24. During the period 1996-2001 the Colombian economy barely grew at a rate of one per cent per annum, and 1999 witnessed the first decrease, of 4.3 per cent, in almost a century. The confidence of Colombians and private investment and consumption steadily declined during those years, reaching historically low levels in 2000. The social impact of the crisis was enormous: urban unemployment of over 20 per cent and drops in household incomes, especially among the poorest of the poor.

    25. As of 2002 the greater confidence generated by the achievements in security, accompanied by a policy for boosting economic development and a favourable international market environment, consolidated economic growth. The sustained increase in GDP as of 2002 led to annual growth in excess of five per cent in 2005, the highest in the past 10 years, a trend that was maintained in 2006. This enhanced outlook was reflected in the spreads, indicators of foreign investors’ perception of the Colombian market. Having reached a level of 1,096 basis points in September 2002, the last four years witnessed a considerable drop to 197 points on 7 August 2006. This reduction has generated greater confidence on the part of investors in relation to the other countries of Latin America.

    26. Progress relating to confidence, growth, better perception of the markets, together with increased liquidity and relatively low interest rates served as an engine of increased investment. Between 2002 and 2006 private investment increased by 8.5 percentage points of GDP from 8.6 per cent to 17.1 per cent. Public investment increased by 1.3 percentage points. At the same time total exports posted an average annual growth of 15.2 per cent between 2002 and 2005 and attained the historic figure of US$ 21.185 billion in 2005, representing an overall growth of 76.9 per cent as against the US$ 11.975 billion recorded in 2002. Between January and July 2006 total exports reached the US$ 13.65 billion mark, an increase of 15.2 per cent over the same period in 2005. Although this growth was mainly driven by traditional exports, which have grown by 95.2 per cent since 2002, it is important to underscore the growth of non-traditional exports, which grew by 62.3 per cent from US$ 6.666 billion in 2002 to US$ 10.819 billion in 2005.

    F. Armed Violence

    27. Unlawfully organized armed groups represent a threat to the stability of Colombian society, consisting as they do of agents that generate violence, owing to the structure of a war economy, based on abductions, extortion and drug production and trafficking. This situation has generated huge social, economic and political costs for the nation.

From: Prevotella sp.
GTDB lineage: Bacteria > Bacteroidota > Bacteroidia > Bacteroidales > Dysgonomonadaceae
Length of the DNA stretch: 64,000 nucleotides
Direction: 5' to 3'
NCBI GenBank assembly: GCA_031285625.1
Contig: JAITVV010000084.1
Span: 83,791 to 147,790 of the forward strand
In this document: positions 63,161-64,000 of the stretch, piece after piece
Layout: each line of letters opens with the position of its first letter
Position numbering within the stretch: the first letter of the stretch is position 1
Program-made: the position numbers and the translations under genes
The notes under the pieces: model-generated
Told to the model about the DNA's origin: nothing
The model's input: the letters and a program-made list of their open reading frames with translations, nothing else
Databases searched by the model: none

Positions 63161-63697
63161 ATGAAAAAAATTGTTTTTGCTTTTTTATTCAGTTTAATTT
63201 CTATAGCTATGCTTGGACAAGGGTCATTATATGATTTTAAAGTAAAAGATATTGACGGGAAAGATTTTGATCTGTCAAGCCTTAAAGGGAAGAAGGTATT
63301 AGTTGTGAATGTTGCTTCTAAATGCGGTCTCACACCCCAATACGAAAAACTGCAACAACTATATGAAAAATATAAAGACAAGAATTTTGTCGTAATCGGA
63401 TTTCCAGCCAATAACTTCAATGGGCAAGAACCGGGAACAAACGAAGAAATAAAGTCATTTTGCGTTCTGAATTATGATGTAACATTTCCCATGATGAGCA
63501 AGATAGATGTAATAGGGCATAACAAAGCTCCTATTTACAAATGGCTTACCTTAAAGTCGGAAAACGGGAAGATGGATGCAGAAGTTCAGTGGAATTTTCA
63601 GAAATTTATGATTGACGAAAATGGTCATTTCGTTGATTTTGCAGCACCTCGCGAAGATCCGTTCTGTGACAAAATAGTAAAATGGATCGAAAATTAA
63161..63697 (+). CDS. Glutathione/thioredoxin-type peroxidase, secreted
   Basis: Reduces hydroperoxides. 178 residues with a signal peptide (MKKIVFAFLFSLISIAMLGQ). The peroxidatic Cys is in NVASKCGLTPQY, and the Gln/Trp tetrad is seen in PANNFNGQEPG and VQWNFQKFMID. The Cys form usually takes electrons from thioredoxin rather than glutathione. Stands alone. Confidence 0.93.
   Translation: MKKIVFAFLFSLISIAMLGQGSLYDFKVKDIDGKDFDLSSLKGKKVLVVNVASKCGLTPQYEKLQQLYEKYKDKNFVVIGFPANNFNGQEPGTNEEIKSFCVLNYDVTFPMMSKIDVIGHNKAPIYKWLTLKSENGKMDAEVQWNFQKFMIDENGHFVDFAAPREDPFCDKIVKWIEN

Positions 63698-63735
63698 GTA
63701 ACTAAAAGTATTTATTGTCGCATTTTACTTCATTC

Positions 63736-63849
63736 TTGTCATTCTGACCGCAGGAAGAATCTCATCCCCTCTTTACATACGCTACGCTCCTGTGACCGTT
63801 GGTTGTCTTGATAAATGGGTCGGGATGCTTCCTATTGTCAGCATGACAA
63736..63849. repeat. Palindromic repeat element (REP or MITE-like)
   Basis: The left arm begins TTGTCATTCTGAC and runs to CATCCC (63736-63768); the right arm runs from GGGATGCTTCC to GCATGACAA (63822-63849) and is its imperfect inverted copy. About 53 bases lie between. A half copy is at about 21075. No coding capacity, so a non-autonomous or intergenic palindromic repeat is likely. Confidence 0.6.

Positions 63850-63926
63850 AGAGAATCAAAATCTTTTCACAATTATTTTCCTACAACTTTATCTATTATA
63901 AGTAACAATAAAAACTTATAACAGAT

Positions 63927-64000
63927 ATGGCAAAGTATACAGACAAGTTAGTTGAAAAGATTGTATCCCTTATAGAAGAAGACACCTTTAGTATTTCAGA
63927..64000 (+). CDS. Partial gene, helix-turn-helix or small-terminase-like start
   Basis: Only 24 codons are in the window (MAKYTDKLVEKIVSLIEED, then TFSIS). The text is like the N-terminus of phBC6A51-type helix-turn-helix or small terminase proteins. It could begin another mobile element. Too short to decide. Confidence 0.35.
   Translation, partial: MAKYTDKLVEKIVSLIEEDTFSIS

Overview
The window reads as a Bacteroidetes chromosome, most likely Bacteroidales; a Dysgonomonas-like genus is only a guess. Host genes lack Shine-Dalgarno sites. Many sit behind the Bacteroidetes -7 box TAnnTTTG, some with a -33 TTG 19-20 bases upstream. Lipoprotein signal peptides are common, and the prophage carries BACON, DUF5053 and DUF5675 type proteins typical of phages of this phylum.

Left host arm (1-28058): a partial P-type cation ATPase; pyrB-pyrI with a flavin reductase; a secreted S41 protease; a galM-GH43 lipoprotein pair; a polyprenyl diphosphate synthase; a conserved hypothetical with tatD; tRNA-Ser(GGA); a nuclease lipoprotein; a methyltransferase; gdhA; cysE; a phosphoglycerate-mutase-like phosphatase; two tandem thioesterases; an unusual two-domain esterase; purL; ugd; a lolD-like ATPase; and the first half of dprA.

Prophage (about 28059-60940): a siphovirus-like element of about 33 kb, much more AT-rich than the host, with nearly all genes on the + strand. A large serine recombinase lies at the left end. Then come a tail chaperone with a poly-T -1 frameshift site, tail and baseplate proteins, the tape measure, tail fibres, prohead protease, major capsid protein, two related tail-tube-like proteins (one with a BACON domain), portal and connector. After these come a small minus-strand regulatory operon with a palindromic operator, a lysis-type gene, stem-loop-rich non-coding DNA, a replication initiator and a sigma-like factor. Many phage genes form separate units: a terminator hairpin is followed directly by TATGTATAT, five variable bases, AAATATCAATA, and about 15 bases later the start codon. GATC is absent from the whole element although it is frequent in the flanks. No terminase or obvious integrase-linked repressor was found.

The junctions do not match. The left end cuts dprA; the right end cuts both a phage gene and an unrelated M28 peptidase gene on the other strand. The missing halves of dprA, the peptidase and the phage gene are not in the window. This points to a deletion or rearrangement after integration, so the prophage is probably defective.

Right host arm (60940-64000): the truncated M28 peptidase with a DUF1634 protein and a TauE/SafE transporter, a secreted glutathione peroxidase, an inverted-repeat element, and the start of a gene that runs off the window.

28. In point of fact, the persistence of unlawful acts during 2006 reveals practices alien or contrary to recognition of and respect for the principles and values that are the basis of the guarantee and exercise of human rights, as well as a lack of any concrete commitment on the subject, especially on the part of the Revolutionary Armed Forces of Colombia People’s Army (FARC-EP).

    29. In effect, according to data from the DIJIN-PONAL (Criminal Investigation Office of the Colombian National Police), during 2006 the FARC-EP were responsible for 16.2 per cent of cases of massacres, 62.9 per cent of accidents caused by anti-personnel mines, 27 per cent of kidnappings with extortion and 72.4 per cent of terrorist attacks. In addition, 16 cases of attacks against villages in 2006 were attributed to this insurgent group.

    30. The National Liberation Army (ELN), for its part, entered a period of military weakening which has diminished its capacity to carry out violent assaults against the civilian population. However, it continues to infringe international humanitarian law; according to the National Fund for the Protection of Personal Freedom (Fondelibertad) and the Anti-Personnel Mines Observatory, in 2006 they were responsible for 15.6 per cent of abductions for purposes of extortion and 3.9 per cent of accidents involving anti-personnel mines.